] showed in that staining is predominantly found in the tumor cell cytoplasm of RCC patients. We were able to confirm these results as CAV1 expression was detected in the tumor cell cytoplasm of 242 (83.7%) and the cell membrane of 232 (80.3%) patients with clear cell RCC, the cell nuclei were negative in all patients' tumor specimens. Furthermore, high CAV1 protein expression level in the tumor cell cytoplasm could be identified as an independent poor prognostic marker.
The reasons for these findings are still unclear, as CAV1 expression would be expected to be mainly found on the cell surface. Tahir et al. [31
] where able to show that in prostate cancer cell lines CAV1 is secreted in response to androgens and glucocorticoids leading to survival and clonal growth of these cells and thereby contributing to their metastatic potential and androgen insensitivity. Tahir et al was able to show that elevated preoperative levels of serum CAV1 predicts decreased time to cancer recurrence [32
]. Adapted from these results, one explanation for the cytoplasmatic expression of CAV1 in clear cell RCC might be that within the transformed cells, CAV1 is rerouted into the secretory pathway of these cells, and that the cytoplasmatic CAV1 accumulation may contribute to the transformed phenotype. Furthermore, Puyraimond et al. [33
] have shown that CAV1 interacts and potentiates the activity of metalloproteinases; other studies have shown the same effect on urokinase receptors leading to the conclusion that CAV1 may serve as an important intercellular signaling molecule that is capable of inducing progression, invasiveness and vascularisation of renal tumors.
A further important fact is that the etiology of most cancers does not reflect alterations in a single gene, but rather the functional loss or induction of a series of key regulatory proteins that, in combination, disrupts the normal regulation of the cell cycle and subsequently leads to uncontrolled cell growth [34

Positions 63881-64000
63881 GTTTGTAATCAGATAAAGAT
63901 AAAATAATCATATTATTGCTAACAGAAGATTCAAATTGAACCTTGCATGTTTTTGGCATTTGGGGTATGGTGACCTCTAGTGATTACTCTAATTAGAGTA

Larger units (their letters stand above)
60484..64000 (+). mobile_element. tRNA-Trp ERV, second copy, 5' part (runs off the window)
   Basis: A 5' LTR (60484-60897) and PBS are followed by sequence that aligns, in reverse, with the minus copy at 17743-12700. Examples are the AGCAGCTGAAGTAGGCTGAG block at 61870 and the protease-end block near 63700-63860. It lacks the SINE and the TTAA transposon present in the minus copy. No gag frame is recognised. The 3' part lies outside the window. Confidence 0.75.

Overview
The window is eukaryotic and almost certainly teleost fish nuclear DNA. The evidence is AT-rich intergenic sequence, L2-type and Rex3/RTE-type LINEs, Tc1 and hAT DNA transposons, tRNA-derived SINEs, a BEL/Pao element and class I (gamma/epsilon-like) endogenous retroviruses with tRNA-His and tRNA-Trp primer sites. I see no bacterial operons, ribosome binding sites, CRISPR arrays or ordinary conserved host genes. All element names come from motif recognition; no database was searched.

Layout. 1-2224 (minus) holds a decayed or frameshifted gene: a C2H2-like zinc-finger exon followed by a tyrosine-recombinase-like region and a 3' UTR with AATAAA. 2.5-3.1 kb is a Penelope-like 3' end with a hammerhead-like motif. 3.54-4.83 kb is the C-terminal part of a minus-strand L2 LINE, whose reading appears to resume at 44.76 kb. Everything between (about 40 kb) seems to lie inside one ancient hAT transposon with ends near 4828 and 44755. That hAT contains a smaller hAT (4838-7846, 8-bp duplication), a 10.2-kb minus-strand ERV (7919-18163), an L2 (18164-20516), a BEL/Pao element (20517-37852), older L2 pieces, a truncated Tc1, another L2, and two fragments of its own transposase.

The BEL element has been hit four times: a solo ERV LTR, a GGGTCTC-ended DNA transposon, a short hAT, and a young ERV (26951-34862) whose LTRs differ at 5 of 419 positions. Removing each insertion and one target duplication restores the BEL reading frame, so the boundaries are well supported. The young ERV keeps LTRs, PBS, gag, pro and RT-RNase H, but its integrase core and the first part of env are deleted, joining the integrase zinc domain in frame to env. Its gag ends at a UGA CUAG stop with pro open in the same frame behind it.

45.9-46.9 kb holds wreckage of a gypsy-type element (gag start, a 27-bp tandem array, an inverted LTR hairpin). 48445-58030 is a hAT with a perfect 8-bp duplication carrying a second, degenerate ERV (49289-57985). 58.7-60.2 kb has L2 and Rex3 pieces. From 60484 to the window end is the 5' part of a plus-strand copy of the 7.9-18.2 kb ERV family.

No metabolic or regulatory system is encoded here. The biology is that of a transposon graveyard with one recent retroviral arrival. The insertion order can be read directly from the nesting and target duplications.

]. CAV1 has been recognized to potentiate AKT activity in a variety of model systems. Campbell et al. [35
] revealed that when CAV1 is co expressed with pAKT, pmTOR, pS6 or p4E-BP1 within the primary tumor, time to relapse was significantly reduced compared with when either of the individual variables were expressed alone. They have suggested that the co expression of CAV1 and activated components of the AKT/mTOR pathway represents a 'linked molecular signature' that identifies patients with localized RCC that are at high risk of developing metastatic disease that warrants greater postoperative surveillance. Evaluation of the expression status of both CAV1 and mTOR pathway components in these tumors may help to predict tumor response to novel pathway specific therapies, hence allowing appropriate selection of treatment for individual patients. Interestingly, CAV1 has been identified as a molecular target of bortezomib, which has many molecular targets including proteins related to apoptosis, growth signaling/cell cycle heat-shock proteins, and the proteasome pathway. A Phase II trial in patients with advanced RCC showed moderate clinical efficacy for bortezomib [36